Anyone who relishes keeping up to date with the news will have found the last few weeks exhausting. Just when you thought there couldn't be any more news, more news promptly turned up. And as it did so, we scrambled for the remote, refreshed the pages, or dived into the frenzy of misinformed speculation on Twitter.
Our appetite for printed news media is often queried, but we're ravenous for news itself. We devour any links that promise new information; social media companies know this, the traditional news organisations know it too, and scammers and fraudsters thrive on it.
The events of last weekend ended up prompting furious rants from those who questioned how anyone could be more interested in the death of Amy Winehouse than 68 people being shot dead in Norway, but frankly, we're interested in both. And scammers were quick to leap into action.
They published links that supposedly featured footage of Winehouse smoking crack just before her death, and as they become more desperate for traffic, fake links to footage of her death itself. (Which, one presumes, Winehouse had thoughtfully captured and uploaded.) Alongside these links were others that promised CCTV footage of the Oslo bomb blasts.
None of this stuff existed, and if anyone had thought for a few seconds they'd have realised as much. But they didn't. Post-News of the World there's been a debate over the kind of news that the public wants, but it's telling that the scammers chose not to entice us with "level-headed analysis of developments". They know that sensationalism is bankable, and sure enough, the links went viral.
I hate to pass judgment, but if you made the decision to view a video of "Amy's final minutes", and were confronted with a screen asking whether, before you viewed it, you'd like to win a Nintendo DS, and you thought yes, that would be great, and clicked OK, you should spend some contemplative time alone before re-engaging with society. This was the mechanism by which the link spread on Facebook, with evidence of people's ghoulish stupidity scattered around for all their friends to see. And with each repost, a few pence trickled into the coffers of some marketing company. Lovely.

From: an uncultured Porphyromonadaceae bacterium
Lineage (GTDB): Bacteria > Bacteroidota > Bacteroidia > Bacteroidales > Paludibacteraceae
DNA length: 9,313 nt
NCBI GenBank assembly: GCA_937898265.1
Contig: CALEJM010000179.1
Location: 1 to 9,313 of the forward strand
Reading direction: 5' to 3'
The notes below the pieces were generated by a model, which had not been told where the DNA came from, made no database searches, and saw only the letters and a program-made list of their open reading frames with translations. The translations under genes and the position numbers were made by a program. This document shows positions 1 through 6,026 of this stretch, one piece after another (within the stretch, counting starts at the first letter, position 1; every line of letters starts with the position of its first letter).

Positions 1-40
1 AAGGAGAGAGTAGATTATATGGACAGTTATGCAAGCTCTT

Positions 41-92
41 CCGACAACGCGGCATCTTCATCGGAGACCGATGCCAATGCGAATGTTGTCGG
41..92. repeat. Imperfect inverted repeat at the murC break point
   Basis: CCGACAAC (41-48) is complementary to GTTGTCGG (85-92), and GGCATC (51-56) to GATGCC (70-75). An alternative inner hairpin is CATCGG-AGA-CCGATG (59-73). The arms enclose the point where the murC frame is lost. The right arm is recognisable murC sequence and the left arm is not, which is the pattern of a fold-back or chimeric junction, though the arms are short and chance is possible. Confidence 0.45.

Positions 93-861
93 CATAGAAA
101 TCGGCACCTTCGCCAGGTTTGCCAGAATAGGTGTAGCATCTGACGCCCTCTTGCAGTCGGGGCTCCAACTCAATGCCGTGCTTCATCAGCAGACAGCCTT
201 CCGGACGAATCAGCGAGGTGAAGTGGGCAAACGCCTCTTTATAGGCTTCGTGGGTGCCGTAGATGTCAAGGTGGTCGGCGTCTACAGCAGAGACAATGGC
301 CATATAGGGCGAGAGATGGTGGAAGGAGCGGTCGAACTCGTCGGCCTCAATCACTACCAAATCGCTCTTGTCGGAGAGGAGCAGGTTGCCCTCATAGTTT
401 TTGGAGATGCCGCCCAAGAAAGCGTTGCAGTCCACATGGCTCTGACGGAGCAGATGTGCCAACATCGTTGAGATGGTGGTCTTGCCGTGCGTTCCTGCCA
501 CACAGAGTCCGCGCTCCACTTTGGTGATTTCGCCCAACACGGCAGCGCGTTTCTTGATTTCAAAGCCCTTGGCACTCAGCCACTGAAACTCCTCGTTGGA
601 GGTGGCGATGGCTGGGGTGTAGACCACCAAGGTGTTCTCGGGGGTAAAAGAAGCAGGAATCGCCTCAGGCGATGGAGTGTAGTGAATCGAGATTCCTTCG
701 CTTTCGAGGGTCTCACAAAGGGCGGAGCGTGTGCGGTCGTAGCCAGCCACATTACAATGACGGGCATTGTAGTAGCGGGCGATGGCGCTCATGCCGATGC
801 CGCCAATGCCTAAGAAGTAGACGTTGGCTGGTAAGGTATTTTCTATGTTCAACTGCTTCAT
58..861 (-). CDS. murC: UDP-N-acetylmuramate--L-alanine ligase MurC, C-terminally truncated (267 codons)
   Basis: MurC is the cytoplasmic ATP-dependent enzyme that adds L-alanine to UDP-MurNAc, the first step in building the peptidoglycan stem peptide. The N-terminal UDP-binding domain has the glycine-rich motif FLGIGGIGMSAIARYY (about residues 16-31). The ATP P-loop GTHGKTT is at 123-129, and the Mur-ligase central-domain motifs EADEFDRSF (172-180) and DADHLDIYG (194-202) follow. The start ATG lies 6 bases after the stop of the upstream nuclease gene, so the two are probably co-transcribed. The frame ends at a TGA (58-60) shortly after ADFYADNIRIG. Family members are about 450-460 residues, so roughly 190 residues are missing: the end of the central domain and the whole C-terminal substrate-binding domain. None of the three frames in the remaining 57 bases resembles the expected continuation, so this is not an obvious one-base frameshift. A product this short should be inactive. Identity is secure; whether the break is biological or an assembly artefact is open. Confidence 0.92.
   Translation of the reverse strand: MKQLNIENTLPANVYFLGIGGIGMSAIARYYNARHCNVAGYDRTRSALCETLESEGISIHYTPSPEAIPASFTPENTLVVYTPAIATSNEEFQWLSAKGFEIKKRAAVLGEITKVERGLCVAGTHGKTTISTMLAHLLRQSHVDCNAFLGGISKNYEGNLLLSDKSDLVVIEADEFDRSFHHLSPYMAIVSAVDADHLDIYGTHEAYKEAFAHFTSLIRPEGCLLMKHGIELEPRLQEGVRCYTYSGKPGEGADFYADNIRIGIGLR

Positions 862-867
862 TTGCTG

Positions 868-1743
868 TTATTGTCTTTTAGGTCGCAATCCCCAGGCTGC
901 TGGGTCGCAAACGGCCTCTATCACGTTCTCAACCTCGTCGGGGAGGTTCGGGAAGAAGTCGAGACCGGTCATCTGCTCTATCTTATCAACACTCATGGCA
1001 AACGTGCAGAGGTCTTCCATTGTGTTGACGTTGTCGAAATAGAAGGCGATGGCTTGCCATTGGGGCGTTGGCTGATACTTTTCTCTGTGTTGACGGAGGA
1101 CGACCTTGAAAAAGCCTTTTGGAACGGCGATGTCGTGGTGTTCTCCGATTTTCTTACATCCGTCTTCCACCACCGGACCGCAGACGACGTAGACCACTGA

Profiting from death is commonplace, of course; Microsoft's UK PR outfit were encouraging us to "remember Amy" by downloading Back To Black (it later apologised). But while the clickjacking scammers have been described as "gluttonous vultures", we're equally culpable.
We follow links to uncensored video (that doesn't exist) of Bin Laden being shot, or shocking photos (that don't exist) of an England footballer caught with an underage prostitute. While most social engineering techniques exploit our gullibility, this exploits our repulsively voyeuristic nature, and to say that no one emerges with any credit is a laughable understatement.
Another story causing apoplexy is that of the deaths at Stepping Hill hospital. Even before Rebecca Leighton was charged, Facebook posts were calling for her public evisceration on the basis that if she hadn't done anything, she wouldn't have been arrested in the first place. While these people demolish the notion of presumption of innocence, coverage of Leighton herself has also been driven by Facebook. Having left the security of her account open, people were able to see everything about her life.
It demonstrates perfectly the perils of an open Facebook; in the same way that people joke about wearing clean underwear in case they're run over, maybe you should lock down your Facebook profile in case you're arrested. Because it won't necessarily be the benign personal information or the attractive holiday photos that end up in the world's media.